For member institutions of the Association of Commonwealth Universities, there is a standard list of abbreviations, but in practice many variations are used. Most notable is the use of the Latin abbreviations 'Oxon.' and 'Cantab.' for the Universities of Oxford and Cambridge, in spite of these having been superseded by (little used) English 'Oxf.' and 'Camb.' Other Latin abbreviations include St And. for the University of St Andrews, Exon. for the University of Exeter, Dunelm. for Durham University, Ebor. for the University of York and Cantuar. for the University of Kent (formerly the "University of Kent at Canterbury"). Confusion results from the widespread use of 'SA' for the University of South Australia (instead of S.Aust.) because 'SA' was officially assigned to the University of South Africa. For universities of different commonwealth countries sharing the same name, such as York University in Canada and the University of York in the UK, a convention has been adopted where a country abbreviation is included with the letters and university name. In this example, 'York (Can.)' and 'York (UK)' is commonly used to denote degrees conferred by their respective universities.

The doubling of letters in LL.B., LL.M., LL.D. is because these degrees are in laws, not law. The doubled letter indicates the Latin plural (genitive case) legum as opposed to the singular (genitive case) legis. Abbreviations for the degrees in surgery Ch. B. and Ch. M. are from Latin chiruguriae and often indicate a university system patterned after Scottish models. The combination of M.B. with Ch. B. arose from a need to graduate the students at the time of year allocated to graduation rituals, but the legal inability to confer the M.B. before they had been properly approved by professional regulatory bodies. Thus the Ch. B. was conferred first, and the M.B. was conferred later, after registration, and without ceremony. In recent times the two have come to be conferred together and are widely (mis)understood to constitute a single degree.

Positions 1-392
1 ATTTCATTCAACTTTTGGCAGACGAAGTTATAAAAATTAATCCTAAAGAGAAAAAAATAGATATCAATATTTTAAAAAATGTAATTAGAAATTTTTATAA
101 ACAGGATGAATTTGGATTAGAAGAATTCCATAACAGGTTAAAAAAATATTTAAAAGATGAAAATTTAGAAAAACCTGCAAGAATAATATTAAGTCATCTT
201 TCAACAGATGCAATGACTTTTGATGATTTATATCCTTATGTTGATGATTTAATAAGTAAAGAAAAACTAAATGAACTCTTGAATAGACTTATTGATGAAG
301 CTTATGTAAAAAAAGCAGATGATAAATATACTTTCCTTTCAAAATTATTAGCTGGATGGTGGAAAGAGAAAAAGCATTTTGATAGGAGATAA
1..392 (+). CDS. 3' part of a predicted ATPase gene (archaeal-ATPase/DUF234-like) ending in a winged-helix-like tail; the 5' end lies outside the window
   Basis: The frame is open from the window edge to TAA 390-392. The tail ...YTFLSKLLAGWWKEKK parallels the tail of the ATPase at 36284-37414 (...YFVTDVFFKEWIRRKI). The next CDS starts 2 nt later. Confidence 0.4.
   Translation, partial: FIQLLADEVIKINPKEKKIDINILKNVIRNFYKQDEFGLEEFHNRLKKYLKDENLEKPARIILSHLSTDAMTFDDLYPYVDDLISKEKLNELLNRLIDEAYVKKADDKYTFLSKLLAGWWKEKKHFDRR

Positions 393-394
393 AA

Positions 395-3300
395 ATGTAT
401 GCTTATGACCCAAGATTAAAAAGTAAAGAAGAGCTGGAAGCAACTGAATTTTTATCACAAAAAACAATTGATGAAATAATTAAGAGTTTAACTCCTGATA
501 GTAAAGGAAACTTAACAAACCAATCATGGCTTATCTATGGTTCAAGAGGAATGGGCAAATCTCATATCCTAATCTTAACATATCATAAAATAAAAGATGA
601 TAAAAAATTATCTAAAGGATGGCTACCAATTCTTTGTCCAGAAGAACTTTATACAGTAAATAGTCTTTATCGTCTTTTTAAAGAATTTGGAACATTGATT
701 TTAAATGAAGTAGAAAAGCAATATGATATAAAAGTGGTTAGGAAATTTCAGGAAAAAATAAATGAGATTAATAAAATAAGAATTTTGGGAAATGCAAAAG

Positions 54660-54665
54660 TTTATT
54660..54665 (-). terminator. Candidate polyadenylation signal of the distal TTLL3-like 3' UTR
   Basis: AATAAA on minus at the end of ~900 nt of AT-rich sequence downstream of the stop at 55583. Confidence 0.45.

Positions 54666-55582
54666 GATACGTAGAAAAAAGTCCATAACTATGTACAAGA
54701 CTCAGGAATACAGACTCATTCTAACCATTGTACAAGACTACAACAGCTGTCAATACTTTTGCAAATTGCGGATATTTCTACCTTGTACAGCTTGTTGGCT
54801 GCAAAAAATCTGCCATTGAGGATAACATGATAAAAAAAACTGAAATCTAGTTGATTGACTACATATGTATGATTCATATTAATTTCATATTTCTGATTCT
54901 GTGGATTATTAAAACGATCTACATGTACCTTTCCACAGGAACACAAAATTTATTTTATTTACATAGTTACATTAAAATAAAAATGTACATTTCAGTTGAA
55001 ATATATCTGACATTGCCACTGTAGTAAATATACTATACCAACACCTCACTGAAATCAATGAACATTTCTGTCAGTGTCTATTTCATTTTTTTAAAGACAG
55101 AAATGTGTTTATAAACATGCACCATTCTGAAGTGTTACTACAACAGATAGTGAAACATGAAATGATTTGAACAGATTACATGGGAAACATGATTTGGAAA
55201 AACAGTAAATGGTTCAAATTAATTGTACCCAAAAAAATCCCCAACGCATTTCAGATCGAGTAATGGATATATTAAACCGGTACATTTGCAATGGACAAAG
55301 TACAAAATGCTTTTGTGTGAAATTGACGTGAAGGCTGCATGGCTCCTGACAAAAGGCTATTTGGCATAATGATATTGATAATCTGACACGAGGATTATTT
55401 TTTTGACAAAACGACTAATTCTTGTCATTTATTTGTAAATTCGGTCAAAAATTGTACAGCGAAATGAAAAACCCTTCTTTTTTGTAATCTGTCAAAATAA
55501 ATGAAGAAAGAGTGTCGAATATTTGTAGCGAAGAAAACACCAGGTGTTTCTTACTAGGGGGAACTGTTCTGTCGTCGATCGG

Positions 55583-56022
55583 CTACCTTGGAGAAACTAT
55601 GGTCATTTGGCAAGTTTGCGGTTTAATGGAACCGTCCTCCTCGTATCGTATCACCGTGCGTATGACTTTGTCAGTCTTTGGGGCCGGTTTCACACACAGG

Some degrees are awarded jure dignitatis. That is, a person who has demonstrated the appropriate qualities to be given a particular office may be awarded the degree by virtue of the office held. It is another kind of earned�but not strictly academic�degree.

Degree Systems by Regions:

Brazil:
Undergraduate students in Brazilian universities normally graduate either with a Bacharel degree (equivalent to an American B.S. or B.A.) or with a professional degree (roughly modeled on the old German Diplom).

Bacharel degrees are awarded in most fields of study in the arts, humanities, social sciences, mathematics, or natural sciences and normally take four years to complete (a bachelor's degree in Law requires an extra fifth year to be obtained). Professional degrees are awarded in state-regulated professions such as architecture, engineering, psychology, pharmacy, dental medicine, veterinary medicine, or human medicine and are named after the profession itself, i.e. one graduates with a degree of Engenheiro (engineer), Arquiteto (architect), or M�dico (physician/surgeon) for example. Professional degrees are generally regarded as being of higher social standing than a Bacharel degree and are considered more academically demanding. A typical course of study leading to a first professional degree in Brazil normally takes five years of full-time study to complete, with the exception of the human medicine course which requires six years.